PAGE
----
UnityPoint Health, one of the state’s largest healthcare providers, said it only tests patients who are symptomatic, being discharged to long term care facilities or being admitted to the hospital, according to an email from spokesperson Christine Zrostlik.

Courtney Greene, UnityPoint's Director of Communications, said they encourage their asymptomatic patients who are interested in testing to reach out the state department of health through Test Iowa.

Spokespeople for the University of Iowa Hospitals and Clinics, Broadlawns, McFarland Clinic and MercyOne have similar policies, with their clinics only providing testing to those who have symptoms, have been exposed to the virus or are essential workers with some exceptions for those who are traveling or playing sports.

The way it works is that people who want a test are generally asked to call clinics ahead of time for a screening to determine eligibility. 

Laura Shoemaker, a spokesperson for UIHC, said it tests all patients admitted to the hospital and undergoing proedures. Patients requesting a test are screened through an in-person or telehealth appointment. They are issued a test if they are symptomatic or considered "high exposure risk."

"They would be asked a series of screening questions to determine their level of exposure risk. For example, closeness in proximity to positive person, length of contact, enclosed quarters, etc. If the person was within 6 feet of the COVID-positive individual for more than 15 minutes without a face covering, they might be deemed high exposure risk and ordered a test," Shoemaker said in an email.

Unlike the Test Iowa program, tests at medical facilities come with a price tag anywhere from $60 to more than $200. Under the Families First Act passed in March, Congress has required that health insurance companies need to cover the test for the duration of the public health emergency, but this doesn’t apply to short-term, limited duration plans.

The legislation also makes funding available to reimburse providers for uninsured patients, but doesn’t require their tests to be covered.

Cedar Rapids resident Molly Monk said she contacted her doctor in June with chest pain, She said after undergoing some x-rays and bloodwork, her doctor said Test Iowa was her “only route” for a COVID-19 test because she was not an essential worker.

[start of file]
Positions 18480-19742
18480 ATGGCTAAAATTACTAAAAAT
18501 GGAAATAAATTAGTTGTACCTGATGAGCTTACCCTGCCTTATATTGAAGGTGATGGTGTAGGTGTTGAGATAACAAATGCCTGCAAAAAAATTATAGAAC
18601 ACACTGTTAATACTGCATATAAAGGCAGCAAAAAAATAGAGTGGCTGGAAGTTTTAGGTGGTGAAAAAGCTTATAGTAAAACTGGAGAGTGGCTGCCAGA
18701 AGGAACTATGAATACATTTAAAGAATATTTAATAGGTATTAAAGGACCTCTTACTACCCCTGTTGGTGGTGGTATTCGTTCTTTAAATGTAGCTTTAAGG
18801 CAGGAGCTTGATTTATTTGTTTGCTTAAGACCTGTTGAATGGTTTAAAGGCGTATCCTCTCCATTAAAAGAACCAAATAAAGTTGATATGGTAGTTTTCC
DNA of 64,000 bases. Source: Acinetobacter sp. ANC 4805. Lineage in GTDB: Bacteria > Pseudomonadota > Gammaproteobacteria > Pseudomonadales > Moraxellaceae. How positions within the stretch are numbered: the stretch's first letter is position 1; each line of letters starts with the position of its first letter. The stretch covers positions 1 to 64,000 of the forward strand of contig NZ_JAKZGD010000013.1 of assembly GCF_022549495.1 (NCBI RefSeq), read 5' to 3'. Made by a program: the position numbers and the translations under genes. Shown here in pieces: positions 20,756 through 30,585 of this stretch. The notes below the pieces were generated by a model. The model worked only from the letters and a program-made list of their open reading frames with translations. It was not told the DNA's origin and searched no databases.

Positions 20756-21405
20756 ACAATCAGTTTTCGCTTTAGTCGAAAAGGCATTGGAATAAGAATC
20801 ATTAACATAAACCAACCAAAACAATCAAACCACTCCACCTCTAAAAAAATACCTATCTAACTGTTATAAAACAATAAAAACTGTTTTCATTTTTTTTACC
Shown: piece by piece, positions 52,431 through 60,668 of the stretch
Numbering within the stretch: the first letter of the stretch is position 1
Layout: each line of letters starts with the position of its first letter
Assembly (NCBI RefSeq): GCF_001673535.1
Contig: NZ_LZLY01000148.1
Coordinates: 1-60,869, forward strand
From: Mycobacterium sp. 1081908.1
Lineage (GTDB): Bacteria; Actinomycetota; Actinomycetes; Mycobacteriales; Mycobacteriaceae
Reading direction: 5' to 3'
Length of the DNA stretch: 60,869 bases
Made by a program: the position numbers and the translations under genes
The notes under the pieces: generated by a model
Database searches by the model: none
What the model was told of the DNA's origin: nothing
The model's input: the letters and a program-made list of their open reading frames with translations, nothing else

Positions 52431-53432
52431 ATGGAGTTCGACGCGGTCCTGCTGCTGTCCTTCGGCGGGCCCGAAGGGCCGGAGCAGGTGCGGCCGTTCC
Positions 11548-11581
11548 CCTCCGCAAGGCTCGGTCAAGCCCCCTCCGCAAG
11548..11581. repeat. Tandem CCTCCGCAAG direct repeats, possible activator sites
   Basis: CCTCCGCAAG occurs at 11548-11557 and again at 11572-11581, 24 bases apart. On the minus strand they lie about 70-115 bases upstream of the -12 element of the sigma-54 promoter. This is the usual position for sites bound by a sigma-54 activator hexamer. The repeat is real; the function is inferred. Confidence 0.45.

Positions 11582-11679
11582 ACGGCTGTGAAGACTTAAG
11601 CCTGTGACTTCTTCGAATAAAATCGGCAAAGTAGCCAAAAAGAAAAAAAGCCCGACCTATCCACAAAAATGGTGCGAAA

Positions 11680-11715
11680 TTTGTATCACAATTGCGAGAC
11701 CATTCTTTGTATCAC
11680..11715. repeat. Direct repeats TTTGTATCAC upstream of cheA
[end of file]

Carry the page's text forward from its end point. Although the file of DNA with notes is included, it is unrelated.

Monk said she got a test at the Linn County Test Iowa site on June 18 and four days later got four emails saying her test was damaged and unusable. She said she was retested at the same Test Iowa site that day.

Two days later, Monk said she got two emails, one saying her test was negative and another that said her test was unusable again.

“I called the hotline and they said that it was a software error that was sending me the damaged emails, and that my test was negative,” Monk said. “The lack of transparency around the whole situation makes me kind of doubt that though.”

The Des Moines Register reported that state officials confirmed about 270 tests taken June 18 at the Linn and Marshall county Test Iowa locations were damaged by leaked samples and an equipment malfunction at the State Hygienic Lab.

But testing could be crucial as cases have increased among young people. Public health experts have expressed concern that there could be more asymptomatic spread of the virus, and experts say widespread testing and contact tracing are necessary to control the spread of the virus and reopen the country.

The state’s Test Iowa site reports 75 to 80 percent of people with the virus have minor or no symptoms. And according to state data, nearly 40 percent of the state’s cases are in people between 18 and 40.

Iowa had been reopened for nearly a month when Reynolds removed the capacity limit on businesses on June 12. This week, she hinted at possibly putting some restrictions back in place for bars, which she said were driving some of the increase in cases among young people.

“The consequences of COVID-19 continuing to spread among young adults increases the likelihood that the virus will continue to spread and then will spread to others, including those who are most vulnerable,” she said.